2018-02-04

Collision Course Feedback

The person who creates my cover art reported she very much enjoyed reading Collision Course. My content editor had a slightly different take on the book. He enjoyed it, but he wanted more. So, I'm going to spend a few days (or maybe a few weeks) trying to come up with some ideas on how to improve the story. As of this moment, I'm coming up blank. I know what he's after--I just don't know how to get there. But, I've been in this situation before and just letting things simmer in the old gray matter for awhile usually produces unexpected results. In the meantime, I'm hitting the JavaScript hard.

There is a huge difference between knowing and understanding a complex computer language. I started off programming using the original BASIC in high school. I eventually learned Z80 assembler. Neither of these was much of a challenge because of their simplicity. I then learned C back when DOS 3.2 was king. C was a bit of a challenge but because I had started with assembler it wasn't long before I was writing complex code in the new language.

My next language (if you can call it that) was a database programming language called DB2. I developed all sorts of applications while in the Navy and was involved in modifying and upgrading a DB2 program that was used to manage a group of retirement community apartments. When I started work at my current place of employment, programming was set aside as I had nothing to program. But, the itch to write code is just as bad as the itch to write and I found myself learning VBA in an ancient version of Microsoft Access (2.0 if I recall). After many years, I've become very good at VBA programming.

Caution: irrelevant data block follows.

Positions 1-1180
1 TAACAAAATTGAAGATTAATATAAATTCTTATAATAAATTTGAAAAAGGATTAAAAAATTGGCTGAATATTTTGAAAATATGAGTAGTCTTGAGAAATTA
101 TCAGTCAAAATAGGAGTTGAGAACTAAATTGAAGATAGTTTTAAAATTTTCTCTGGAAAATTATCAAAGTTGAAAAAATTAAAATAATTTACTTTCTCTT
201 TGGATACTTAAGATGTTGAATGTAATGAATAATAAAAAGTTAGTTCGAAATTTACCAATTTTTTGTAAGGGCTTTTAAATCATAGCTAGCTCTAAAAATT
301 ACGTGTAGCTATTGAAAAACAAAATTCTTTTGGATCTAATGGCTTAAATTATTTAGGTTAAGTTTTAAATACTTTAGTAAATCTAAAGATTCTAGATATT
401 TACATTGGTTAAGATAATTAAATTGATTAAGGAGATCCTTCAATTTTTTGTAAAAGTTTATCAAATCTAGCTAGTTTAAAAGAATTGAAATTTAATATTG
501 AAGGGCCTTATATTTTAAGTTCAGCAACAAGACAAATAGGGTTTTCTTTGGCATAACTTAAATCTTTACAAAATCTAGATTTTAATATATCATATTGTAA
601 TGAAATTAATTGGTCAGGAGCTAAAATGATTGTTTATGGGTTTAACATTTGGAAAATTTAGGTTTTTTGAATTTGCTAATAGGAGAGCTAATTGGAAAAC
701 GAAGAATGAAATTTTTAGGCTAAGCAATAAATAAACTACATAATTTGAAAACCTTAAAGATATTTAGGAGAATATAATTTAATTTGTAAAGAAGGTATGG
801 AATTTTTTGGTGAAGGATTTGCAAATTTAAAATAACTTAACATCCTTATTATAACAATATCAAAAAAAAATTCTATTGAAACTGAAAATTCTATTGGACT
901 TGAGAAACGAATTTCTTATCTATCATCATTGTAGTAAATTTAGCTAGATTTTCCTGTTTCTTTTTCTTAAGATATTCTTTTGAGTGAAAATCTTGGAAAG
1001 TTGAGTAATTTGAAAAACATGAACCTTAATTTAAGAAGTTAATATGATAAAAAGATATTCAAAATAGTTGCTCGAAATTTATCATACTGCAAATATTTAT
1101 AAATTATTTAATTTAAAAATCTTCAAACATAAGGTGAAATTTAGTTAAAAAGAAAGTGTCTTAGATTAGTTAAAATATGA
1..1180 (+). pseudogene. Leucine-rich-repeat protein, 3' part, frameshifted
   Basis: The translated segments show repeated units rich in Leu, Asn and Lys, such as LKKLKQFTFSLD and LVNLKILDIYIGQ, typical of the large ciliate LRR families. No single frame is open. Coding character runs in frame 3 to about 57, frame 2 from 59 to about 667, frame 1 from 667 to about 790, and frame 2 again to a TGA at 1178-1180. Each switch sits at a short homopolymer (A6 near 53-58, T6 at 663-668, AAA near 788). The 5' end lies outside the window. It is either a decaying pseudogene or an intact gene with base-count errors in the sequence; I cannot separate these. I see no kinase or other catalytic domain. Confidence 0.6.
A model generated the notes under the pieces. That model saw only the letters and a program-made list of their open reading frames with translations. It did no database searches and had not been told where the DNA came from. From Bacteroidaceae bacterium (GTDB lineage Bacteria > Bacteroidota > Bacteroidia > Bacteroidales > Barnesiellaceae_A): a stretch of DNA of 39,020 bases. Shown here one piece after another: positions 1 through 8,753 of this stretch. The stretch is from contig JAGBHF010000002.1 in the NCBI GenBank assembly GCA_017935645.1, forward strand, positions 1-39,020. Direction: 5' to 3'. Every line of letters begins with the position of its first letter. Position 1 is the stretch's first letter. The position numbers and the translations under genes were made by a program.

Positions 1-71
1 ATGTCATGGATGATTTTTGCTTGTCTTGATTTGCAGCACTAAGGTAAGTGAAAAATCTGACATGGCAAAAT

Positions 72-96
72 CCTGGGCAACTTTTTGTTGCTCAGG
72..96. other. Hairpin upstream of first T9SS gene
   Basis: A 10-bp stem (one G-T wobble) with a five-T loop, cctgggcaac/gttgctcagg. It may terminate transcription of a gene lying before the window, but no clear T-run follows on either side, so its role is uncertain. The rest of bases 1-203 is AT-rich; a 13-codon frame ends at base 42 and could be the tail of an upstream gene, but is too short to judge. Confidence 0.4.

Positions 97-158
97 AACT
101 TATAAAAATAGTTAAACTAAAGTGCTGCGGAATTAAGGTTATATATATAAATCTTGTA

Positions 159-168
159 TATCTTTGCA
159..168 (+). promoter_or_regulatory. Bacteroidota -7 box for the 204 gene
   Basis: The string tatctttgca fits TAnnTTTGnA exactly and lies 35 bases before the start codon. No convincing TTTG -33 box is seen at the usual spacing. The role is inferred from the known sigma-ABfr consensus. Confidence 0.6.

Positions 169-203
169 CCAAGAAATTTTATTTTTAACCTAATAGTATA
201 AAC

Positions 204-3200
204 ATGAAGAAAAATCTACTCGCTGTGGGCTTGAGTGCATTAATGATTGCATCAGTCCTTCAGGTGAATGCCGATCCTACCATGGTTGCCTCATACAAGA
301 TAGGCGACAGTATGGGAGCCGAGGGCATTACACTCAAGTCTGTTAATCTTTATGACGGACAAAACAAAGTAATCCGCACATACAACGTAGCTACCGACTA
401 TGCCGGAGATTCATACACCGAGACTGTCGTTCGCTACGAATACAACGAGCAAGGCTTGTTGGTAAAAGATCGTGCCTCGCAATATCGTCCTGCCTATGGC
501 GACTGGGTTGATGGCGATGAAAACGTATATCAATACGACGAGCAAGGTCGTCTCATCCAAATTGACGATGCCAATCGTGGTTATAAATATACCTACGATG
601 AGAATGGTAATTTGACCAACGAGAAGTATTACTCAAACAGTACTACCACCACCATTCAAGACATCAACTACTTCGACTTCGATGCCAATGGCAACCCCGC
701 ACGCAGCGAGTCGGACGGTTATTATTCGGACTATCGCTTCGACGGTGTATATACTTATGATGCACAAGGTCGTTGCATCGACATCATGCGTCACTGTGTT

Now, I'm trying to learn JavaScript. The problem with this language is you need to have a very good knowledge of HTML and a lot of CSS in order to make sense out of it. Compared to the other languages I've learned, JavaScript is a very different sort of beast. I'm nearing the end of a massive book on JavaScript and I can now read a lot of the code I see. But actually understanding how the code functions is something I'm finding difficult. JavaScript is nothing like any other language I've ever used before. I have the book knowledge, but translating that into actually understanding what the code is doing is proving to be a challenge.

I have hand-coded my website and it does have a chunk of JavaScript powering the equations. But I'm sure a professional JavaScript programmer would have some unkind words to say about how I wrote the code. The transition from novice to professional programmer is going to take a lot of work. It's sort of like reading a book on how to drive a car. If you've never driven a car you can have all the knowledge possible but I would not recommend getting behind the wheel unless you have someone else there to guide you. There is a difference between knowing and understanding. Understanding comes with experience. When you can do something, or look at a piece of code and understand at a glance how it all works, then you can say you understand. That's where I want to be.